Click here to watch the YouTube video to which we have been referring.


Posted by Steve Dashew  (July 9, 2013)




13 Responses to “Flying Toward The Future”

  1. Nic M Says:
    So excited it’s in my home town! Will anyone from the SetSail team see it in person?

    [Reply]

    Steve Dashew Reply:

    There is a chance Kelly Archer will be there representing the New Zealand marine industry.

    [Reply]


  2. Anthony V Says:
    “Flying momentarily? How about on all angles except beating, jibing and rounding marks staying aloft, all the while doing 30 to 35 knots or more, in less than 20 knots of breeze” Steve, did you see them recently. They can now do a full foiling jibe! Crazy. There must be some solid communication between helm, trim, and the guys who manage the boards, to pull that off. Anthony

    [Reply]

    Steve Dashew Reply:

    Anthony: Poor choice of words on my part. Meant to say the only time they were not foiling was going upwind. And I will bet that is not far off. When Curly Salthouse was asked about this (he is with TNZ) during commentary of the first race his answer sounded a little unsure, as in I cannot really say whether we can or not. We have no direct knowledge one way or the other, just that the rythm of his well oiled answers was momentarily broken. And, hey, if you can go upwind at 20 knots (!!!), then flying at the same time is just a matter of a little area one way or the other.

    [Reply]


  3. marcus p Says:
    the tnz has no problems staying up on foils through a jibe – if you watch the second ‘race’ you see them do it several times

    [Reply]

    Steve Dashew Reply:

    Poorly written… meant to convey that they did stay aloft while jibing and rounding marks, and only did not foil while beating. Amazing!

    [Reply]


  4. Ben Ellison Says:
    I’m stoked too, Steve, and so glad to come across someone else who is positive about about AC34. I watched the one boat race live on YouTube Sunday and am similarly awed by the boat technology and teamwork. I’m very exciting about going to SF in early September to see at least a day of the finals as a guest of New Zealand, even if they’re not in the finals…which looks highly unlikely. Best, Ben PS I got behind the technology scenes of the AC World Series with Stan Honey & company in San Diego and wrote about it here: http://www.yachtingmagazine.com/electronics/ac34-demands-your-attention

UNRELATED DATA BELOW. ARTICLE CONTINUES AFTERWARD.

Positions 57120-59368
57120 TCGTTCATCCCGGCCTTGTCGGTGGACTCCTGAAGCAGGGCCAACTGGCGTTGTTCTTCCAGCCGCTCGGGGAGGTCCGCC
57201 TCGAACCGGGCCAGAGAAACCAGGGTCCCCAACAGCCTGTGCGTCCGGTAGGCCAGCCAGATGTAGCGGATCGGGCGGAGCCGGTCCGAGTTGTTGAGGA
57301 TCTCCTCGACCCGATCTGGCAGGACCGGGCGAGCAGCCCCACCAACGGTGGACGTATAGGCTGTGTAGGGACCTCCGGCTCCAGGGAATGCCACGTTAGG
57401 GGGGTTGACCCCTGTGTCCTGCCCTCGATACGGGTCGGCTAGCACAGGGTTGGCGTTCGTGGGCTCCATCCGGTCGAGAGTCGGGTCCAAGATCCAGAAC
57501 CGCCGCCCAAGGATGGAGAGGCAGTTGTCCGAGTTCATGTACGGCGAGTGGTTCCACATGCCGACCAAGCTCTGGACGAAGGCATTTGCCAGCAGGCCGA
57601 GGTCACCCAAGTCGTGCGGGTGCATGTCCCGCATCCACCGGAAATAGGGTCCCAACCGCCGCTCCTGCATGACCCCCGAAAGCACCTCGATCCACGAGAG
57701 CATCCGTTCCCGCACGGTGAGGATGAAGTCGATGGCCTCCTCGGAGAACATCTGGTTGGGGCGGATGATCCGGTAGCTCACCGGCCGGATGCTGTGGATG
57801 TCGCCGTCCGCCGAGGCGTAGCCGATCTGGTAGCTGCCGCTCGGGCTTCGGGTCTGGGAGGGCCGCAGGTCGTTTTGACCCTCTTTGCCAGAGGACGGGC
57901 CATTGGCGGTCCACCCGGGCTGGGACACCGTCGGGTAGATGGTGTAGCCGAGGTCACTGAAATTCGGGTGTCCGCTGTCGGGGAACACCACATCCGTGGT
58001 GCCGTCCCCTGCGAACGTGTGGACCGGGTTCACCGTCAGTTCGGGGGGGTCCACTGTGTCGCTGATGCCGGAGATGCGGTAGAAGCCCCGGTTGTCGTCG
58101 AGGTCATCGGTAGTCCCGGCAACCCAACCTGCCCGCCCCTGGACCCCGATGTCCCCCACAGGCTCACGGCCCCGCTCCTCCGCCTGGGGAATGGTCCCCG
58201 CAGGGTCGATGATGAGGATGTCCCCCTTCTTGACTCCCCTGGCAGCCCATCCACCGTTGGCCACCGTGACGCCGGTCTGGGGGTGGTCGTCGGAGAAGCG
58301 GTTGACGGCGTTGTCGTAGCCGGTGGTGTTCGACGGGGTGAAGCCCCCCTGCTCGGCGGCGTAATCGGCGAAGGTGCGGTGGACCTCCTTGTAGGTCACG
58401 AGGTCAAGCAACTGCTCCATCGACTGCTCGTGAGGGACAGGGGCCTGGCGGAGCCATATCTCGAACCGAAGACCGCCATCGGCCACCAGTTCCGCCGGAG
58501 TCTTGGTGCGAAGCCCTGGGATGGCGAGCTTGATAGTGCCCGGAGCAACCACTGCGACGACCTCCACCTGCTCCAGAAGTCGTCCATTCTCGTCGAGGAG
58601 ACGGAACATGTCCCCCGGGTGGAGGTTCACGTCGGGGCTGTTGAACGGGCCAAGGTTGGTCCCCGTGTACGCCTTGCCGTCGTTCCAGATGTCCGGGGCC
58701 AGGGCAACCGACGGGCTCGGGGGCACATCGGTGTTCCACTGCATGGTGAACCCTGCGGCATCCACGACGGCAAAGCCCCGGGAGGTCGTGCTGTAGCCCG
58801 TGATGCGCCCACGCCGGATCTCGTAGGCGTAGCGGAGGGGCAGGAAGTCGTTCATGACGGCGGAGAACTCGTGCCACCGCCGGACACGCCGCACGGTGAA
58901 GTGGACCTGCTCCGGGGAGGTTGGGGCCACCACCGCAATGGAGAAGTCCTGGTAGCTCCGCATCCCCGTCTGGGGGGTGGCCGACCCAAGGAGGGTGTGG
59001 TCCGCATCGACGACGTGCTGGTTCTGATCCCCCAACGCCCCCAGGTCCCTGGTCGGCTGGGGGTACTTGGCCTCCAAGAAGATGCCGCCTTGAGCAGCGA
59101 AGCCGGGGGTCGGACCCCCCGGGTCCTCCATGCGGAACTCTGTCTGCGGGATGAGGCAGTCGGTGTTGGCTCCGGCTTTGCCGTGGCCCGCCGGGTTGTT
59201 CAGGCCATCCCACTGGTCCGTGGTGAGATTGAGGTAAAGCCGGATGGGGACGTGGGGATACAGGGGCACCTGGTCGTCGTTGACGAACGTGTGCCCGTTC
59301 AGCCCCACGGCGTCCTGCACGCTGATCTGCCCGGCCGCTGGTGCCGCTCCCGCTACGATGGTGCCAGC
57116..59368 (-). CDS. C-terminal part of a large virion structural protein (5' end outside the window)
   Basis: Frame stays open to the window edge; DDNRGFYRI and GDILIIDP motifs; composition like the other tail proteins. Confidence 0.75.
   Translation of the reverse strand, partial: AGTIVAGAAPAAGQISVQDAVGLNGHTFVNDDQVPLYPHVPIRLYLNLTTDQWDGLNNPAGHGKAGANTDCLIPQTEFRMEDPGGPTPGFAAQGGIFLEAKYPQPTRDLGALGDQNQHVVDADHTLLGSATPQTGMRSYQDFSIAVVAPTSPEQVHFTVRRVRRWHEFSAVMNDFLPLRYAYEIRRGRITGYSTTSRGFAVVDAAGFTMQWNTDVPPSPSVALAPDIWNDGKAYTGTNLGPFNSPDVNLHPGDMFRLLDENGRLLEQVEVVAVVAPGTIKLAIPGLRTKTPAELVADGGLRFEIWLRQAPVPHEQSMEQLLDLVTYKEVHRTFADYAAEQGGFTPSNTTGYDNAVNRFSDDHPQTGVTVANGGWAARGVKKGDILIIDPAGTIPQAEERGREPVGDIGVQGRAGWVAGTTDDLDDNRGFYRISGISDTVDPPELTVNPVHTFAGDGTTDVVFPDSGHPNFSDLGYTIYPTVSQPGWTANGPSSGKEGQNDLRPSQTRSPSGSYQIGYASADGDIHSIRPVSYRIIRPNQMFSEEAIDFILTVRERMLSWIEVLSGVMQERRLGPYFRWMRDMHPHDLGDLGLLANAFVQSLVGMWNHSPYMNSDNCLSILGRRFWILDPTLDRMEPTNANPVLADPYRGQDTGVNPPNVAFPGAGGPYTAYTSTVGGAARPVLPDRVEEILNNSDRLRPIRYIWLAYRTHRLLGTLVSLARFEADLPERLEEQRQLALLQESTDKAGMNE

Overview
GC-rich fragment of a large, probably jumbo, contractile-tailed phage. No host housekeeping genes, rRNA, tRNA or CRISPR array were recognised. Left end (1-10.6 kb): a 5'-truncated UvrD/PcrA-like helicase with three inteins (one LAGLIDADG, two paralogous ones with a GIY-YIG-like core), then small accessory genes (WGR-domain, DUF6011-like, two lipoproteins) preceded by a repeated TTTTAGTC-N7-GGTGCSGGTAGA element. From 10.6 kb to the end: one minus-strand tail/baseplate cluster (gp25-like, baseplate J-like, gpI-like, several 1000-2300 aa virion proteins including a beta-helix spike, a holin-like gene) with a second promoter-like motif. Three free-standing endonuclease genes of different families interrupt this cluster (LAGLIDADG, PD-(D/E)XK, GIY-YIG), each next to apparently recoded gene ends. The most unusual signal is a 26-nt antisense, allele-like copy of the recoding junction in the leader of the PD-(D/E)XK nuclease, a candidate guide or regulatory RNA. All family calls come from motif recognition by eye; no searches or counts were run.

[Reply]

    Steve Dashew Reply:

    Howdy Ben: Wait until we see two of these cats dialing up pre-start, or better yet tacking down wind while jockeying for position…and foil born luffing matches at 30knots!

    [Reply]

    Philip Reply:

    I really hope we are going to see two beasts matching at last… Until now, even from tech point of view more than phantastic, as a regatta the AC is one giant disappointment. Concerning “simple” speed on the water I also love Vestas Sailrocket. Even smaller, way faster. An the moth (moth-sailing.org)as they are “for everyone”!!! I just saw 2 of them the other weekend. So fast…

    [Reply]


  5. Paul Says:
    Steve do you foresee any application of the foils or foils of any type to FPB type yachts? I know this is crystal ball type questioning… i recently saw in one of the yachting magazines one of the designers suggesting a foil or wing under the rear of the yacht to improve effiancy

    [Reply]

    Steve Dashew Reply:

    We have looked at hydrofoils going back into the 1960s and been unable to see a way they can work for cruising yachts. That said, the sight of the AC 72s foiling along at two or even three times wind speed is wonderful. If any of the SetSailors out there know of foils in use for crossing oceans we’d love to hear about it.

    [Reply]

    Paul Reply:

    Steve I found the article about using a foil on displacement yacht in the December 2012 issue of Yachting. I could scan it and email it to you. Thanks Paul

    [Reply]

    Steve Dashew Reply:

    Love to see it.